'Blackout driver' jailed for killing Rebecca McManus
A woman who blacked out while driving and killed a young woman in a car crash has been given 15 months in jail.
At Belfast Crown Court, Mary McLaughlin, 47, of Dillons Avenue, Newtownabbey, was ordered to serve five months in prison and the rest under supervision.
The judge said he was giving her a "significant discount" for her medical condition.
But he added that he did not think she could evade a prison sentence.
At the end of her trial in May, the jury unanimously convicted McLaughlin of causing the death of Rebecca McManus, 27, a mother of two, by dangerous driving on 7 October 2010.
They also found her guilty of causing grievous bodily injury to four other people in the car.
McLaughlin suffered a blackout at the wheel of her car at the M5 roundabout in Newtownabbey and crashed into another car carrying five friends from the nearby Northern Regional College. Rebecca was sitting in the back and was killed instantly. The others suffered serious injuries.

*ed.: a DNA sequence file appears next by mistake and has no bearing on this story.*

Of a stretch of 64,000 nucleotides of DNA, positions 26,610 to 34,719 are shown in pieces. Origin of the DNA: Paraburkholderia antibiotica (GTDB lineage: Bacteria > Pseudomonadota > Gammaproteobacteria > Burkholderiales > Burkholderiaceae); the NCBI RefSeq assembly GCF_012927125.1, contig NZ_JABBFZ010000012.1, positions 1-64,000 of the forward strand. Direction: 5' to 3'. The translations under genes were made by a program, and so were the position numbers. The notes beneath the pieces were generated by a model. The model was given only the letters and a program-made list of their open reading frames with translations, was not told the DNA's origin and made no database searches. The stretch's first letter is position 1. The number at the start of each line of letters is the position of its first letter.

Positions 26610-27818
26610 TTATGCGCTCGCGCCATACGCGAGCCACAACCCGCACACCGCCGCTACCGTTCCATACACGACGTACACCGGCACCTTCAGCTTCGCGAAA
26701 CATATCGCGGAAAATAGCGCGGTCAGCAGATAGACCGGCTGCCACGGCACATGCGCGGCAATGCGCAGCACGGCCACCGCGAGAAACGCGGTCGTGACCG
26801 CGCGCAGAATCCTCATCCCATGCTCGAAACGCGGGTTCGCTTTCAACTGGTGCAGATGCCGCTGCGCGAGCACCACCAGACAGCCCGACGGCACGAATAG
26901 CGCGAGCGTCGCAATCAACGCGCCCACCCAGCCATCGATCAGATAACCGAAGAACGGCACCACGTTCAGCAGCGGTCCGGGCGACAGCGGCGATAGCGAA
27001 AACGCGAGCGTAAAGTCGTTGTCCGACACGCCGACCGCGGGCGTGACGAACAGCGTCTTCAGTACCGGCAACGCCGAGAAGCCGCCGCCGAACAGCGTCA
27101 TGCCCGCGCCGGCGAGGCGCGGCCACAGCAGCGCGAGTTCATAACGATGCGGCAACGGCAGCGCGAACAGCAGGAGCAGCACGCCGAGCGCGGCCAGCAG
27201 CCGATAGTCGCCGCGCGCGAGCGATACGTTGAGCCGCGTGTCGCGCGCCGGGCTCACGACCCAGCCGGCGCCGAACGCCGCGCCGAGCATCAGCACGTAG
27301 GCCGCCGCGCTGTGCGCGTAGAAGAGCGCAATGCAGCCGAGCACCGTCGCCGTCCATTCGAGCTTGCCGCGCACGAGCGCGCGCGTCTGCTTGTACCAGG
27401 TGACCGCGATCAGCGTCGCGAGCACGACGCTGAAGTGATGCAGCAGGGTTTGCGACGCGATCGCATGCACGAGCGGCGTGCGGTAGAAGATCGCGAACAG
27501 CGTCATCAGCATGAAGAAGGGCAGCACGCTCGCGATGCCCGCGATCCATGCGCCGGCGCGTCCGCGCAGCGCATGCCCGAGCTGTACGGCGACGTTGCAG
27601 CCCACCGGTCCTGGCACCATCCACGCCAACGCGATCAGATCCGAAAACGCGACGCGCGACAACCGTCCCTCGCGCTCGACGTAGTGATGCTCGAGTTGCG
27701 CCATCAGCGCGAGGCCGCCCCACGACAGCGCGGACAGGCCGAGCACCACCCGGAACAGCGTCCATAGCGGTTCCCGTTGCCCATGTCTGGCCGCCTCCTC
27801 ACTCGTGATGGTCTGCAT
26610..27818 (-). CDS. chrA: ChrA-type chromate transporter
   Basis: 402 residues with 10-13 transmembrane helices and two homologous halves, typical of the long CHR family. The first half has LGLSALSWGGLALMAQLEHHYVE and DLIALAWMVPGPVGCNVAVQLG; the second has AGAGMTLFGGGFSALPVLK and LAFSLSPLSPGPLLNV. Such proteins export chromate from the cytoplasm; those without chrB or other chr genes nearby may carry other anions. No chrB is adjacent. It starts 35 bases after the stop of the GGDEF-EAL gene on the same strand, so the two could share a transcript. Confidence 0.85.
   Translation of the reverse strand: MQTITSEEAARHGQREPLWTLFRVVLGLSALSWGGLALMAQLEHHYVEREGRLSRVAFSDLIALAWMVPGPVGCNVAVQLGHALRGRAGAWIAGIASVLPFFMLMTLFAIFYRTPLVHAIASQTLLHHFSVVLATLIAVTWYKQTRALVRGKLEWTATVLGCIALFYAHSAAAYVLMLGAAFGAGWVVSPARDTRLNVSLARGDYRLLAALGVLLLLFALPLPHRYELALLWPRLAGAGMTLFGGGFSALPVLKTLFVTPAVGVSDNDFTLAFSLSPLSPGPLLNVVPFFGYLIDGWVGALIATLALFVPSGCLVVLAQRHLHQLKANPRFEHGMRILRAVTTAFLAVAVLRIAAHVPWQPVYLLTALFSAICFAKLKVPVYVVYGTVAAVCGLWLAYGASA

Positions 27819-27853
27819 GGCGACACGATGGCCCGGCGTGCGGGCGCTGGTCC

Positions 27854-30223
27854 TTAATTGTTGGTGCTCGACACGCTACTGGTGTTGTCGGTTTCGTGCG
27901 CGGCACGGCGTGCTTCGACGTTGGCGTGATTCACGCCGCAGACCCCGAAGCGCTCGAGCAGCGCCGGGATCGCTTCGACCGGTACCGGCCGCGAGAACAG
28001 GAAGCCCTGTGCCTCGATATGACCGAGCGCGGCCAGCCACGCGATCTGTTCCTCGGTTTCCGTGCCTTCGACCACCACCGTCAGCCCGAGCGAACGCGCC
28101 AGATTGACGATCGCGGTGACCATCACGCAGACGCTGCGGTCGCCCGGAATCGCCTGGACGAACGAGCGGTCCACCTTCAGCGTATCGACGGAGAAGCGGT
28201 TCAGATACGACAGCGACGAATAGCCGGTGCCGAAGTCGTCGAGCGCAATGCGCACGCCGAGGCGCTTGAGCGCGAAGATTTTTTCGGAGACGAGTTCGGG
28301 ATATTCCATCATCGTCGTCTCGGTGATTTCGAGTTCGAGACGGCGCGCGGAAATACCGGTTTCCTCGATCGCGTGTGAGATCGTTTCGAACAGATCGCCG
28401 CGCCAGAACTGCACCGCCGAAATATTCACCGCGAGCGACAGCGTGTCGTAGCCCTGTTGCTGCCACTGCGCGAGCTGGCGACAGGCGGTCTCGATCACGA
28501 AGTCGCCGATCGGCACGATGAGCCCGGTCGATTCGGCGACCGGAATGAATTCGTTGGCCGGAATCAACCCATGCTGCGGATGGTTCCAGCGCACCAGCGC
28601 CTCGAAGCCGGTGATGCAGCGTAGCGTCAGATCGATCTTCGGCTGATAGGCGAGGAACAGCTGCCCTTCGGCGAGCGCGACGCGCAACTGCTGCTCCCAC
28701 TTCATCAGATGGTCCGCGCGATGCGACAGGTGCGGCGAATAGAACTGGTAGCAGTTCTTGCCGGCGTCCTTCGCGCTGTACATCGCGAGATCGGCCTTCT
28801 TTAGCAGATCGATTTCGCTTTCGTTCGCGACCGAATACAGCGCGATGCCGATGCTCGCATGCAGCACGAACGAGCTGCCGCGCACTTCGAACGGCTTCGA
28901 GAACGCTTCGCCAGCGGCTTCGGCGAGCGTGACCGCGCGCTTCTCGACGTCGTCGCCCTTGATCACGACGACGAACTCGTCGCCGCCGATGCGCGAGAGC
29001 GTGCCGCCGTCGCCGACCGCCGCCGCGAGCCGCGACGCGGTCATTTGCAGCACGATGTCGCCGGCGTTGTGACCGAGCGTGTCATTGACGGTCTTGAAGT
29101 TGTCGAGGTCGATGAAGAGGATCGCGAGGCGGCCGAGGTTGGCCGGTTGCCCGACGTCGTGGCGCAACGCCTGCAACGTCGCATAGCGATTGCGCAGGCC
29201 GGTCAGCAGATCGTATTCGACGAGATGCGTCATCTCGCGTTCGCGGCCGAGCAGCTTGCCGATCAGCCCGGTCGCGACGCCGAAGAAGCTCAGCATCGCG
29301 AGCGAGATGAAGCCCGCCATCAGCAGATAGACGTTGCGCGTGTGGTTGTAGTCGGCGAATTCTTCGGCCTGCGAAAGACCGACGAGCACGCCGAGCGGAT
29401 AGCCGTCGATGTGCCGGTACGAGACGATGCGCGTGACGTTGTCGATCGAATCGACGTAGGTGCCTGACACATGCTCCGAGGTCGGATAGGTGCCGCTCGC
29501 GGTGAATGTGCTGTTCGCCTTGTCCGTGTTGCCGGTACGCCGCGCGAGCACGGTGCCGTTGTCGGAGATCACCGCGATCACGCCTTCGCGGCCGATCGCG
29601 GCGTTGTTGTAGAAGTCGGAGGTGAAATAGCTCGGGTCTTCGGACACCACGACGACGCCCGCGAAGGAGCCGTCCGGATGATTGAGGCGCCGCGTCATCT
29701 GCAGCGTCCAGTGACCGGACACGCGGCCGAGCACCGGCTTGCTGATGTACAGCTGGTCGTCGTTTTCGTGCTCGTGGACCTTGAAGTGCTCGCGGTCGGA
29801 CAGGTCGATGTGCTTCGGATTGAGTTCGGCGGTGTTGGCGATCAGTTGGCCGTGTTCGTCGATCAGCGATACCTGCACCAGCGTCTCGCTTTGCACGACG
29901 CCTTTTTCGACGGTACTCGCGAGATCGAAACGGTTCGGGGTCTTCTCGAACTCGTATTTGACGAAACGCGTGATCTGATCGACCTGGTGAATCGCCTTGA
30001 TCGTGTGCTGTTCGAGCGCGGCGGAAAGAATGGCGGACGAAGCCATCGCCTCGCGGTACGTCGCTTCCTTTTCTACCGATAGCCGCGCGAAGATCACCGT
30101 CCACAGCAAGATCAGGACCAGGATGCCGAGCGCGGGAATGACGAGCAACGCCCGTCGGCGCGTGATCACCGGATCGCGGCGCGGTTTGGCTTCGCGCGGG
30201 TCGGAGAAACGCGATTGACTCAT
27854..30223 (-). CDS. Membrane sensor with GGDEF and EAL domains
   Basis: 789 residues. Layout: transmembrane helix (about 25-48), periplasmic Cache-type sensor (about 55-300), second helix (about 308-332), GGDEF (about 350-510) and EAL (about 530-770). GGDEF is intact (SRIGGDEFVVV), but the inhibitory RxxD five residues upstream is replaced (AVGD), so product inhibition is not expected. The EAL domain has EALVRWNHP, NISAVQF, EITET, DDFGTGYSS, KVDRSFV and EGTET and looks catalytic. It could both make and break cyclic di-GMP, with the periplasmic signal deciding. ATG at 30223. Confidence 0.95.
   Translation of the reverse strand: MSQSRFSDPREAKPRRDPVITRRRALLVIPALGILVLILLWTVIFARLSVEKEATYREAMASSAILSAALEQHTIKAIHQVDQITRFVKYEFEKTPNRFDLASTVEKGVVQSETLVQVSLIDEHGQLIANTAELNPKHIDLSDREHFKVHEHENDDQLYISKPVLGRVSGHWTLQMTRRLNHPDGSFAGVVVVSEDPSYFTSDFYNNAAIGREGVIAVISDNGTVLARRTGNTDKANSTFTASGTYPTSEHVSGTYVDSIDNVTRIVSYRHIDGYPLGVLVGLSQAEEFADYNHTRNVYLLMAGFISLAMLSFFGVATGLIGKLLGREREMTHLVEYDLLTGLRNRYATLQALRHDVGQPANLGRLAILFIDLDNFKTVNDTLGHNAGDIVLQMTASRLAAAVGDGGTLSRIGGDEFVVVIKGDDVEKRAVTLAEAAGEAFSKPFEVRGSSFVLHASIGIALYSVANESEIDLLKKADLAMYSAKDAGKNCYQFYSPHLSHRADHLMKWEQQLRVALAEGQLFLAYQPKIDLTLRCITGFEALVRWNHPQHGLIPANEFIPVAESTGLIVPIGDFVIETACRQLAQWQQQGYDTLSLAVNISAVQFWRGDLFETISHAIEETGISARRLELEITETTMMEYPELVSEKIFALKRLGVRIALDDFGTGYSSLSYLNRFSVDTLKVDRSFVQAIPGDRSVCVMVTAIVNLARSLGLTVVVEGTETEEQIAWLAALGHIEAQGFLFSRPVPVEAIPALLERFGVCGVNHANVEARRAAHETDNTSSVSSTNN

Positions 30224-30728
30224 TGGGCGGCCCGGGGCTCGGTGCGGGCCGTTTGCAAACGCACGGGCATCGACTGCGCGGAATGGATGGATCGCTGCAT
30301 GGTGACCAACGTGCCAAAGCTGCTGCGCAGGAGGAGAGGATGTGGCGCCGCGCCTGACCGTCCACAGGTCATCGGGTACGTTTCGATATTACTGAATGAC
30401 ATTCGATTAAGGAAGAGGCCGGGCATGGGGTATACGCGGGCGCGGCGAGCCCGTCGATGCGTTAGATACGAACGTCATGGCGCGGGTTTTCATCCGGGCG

Witnesses to the fatal crash said McLaughlin was "slumped" behind the wheel with her eyes closed and "drooling". She told both witnesses and police at the scene that she suffered from blackouts.
It was the Crown case that despite being issued with a three-year licence, McLaughlin "knew very well it was dangerous (for her to drive) and that she carried on regardless of that danger".
McLaughlin told the court that she "would never" have driven if she did not feel safe to do so.
She claimed that despite suffering from repeated blackouts since 2004, a medical condition that resulted in her being medically retired from her finance job at the Northern Trust, she had come to know the warning signs of an oncoming attack.
Sentencing her on Monday, the judge said McLaughlin had told her doctor she had warning signs before any blackout attack but that on application forms for Disability Living Allowance, she repeatedly stated that due to "no warning blackouts, I need help to avoid injuring myself" and only ventured out when absolutely necessary.
The judge said the fact that no doctor had told her not to drive was "quite astounding".
But he said McLaughlin had shown genuine remorse and had a completely clear record and a good working record.
McLaughlin was also banned from driving for 10 years and will have to resit her test.
The judge said passing sentence in cases where the court is faced with a mature person with a clear record was "intrinsically difficult" but that no sentence would measure the worth of Rebecca's life or memory or the effects on the other victims.